A 92-year-old San Diego man who shot and killed his adult son in their Old Town home last fall was sentenced Thursday to three years of probation, home confinement, and monitoring.
Richard Landis Peck pleaded guilty on Feb. 7 to one count of felony voluntary manslaughter after he fatally shot his son, Robert Landis Peck, 53, while the victim was asleep in their shared home on Nov. 14, 2018.
Richard Peck received a stipulated sentence on a plea deal Thursday. He attended his sentencing hearing in a wheelchair and learned his fate from Judge Kathleen Lewis.
Lewis said Richard Peck would be on probation and home confinement for the next three years and would have to wear a monitoring device. He will be allowed to leave his home to go to the grocery store, physical and mental health appointments, church and to seek out arrangements to possibly move to an assisted living facility. The judge said Richard Peck would also pay a fine of $4,845.
After the shooting, San Diego police said the elder Peck ran to a neighbor's house saying that he had shot his son. The neighbor called police and waited with Richard Peck for officers to arrive. Richard Peck was taken into custody that day.
Defense Attorney Doug Gilliland argued that the shooting was motivated by self-defense against an alcoholic son who bombarded the elderly father with psychological abuse.
Gilliland said on the night of the shooting, Robert Peck smashed his father's landline, which was his primary mode of communication, and threatened him before bed. Richard Peck was afraid to go to sleep that night, according to the attorney.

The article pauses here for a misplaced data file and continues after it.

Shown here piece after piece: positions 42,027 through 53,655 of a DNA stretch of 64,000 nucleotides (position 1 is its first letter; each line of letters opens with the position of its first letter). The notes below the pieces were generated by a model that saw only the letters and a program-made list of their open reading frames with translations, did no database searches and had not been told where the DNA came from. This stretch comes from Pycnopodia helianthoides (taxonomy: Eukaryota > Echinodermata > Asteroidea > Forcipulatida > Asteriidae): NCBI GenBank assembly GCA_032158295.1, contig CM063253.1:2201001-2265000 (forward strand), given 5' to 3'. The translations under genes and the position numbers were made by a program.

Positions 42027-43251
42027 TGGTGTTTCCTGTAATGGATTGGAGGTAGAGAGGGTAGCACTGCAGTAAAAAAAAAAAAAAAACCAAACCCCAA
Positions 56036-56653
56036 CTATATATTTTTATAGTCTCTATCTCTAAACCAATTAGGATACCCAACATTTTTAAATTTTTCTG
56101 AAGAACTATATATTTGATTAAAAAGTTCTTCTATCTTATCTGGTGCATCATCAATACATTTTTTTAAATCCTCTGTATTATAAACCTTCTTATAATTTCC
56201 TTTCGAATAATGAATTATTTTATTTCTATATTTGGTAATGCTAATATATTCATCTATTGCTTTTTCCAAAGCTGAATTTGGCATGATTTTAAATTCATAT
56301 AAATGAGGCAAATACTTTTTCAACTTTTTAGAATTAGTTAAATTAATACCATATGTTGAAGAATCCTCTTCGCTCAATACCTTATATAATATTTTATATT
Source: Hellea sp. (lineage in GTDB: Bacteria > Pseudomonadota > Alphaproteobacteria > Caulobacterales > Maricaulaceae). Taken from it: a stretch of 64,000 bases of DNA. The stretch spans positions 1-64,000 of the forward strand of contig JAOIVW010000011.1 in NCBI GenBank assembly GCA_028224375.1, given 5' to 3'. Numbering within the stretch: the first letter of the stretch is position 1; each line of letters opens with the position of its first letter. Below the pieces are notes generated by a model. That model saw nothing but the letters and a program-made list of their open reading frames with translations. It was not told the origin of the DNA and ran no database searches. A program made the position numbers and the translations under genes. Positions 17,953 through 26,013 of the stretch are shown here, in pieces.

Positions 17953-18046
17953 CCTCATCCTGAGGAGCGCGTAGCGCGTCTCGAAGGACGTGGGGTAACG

"He was going downhill fast when he was being abused on a daily basis and he's actually recovered a bit that," said Marilyn Peck Hall, Richard Peck's daughter. "He feels horrible about the whole tragedy. I don't know how he's hanging in there."
Richard Peck is also being sued by Robert Peck's estranged ex-wife, Annette, and their son, Ryan, for wrongful death. Annette Peck filed the multi-million dollar suit in January 2019.
"You know, that's really the only sister I ever had and when I found out she would sue my father after my father took Robbi in, there's no words other than I was hurt," Hall said.
At the time of Robert Peck's death, he had a blood-alcohol level nearly five times the legal limit as well as prescription drugs in his system, Lewis said.
"I love my brother," Hall said. "I always thought someday we might be able to reconcile, I really did. But I think I really lost my brother to alcohol a long time ago."
The nonagenarian initially pleaded not guilty to the charge against him.
As the trial continued, prosecutors attempted to argue the elder Peck was a danger to society but in November, a judge agreed to cut Peck's bail in half, citing the need to grant "some humanity" in the case.
"The problem with this kind of case is that what he did is terrible and wrong. On the other hand, you’re dealing with a 92-year-old gentleman," San Diego Superior Court Judge Jay Bloom said at the time. "In my mind, sending him to jail with the timing the way it is now is basically a death sentence for him, too."
Richard Peck initially faced 50 years to life in prison if convicted.
But, after a change of plea in February 2019, Bloom said Peck would be sentenced to probation for three years with home detention and monitoring.
Lewis said she agreed to the sentencing under the plea agreement because of Richard Peck's age, health and a litany of instances of elder abuse.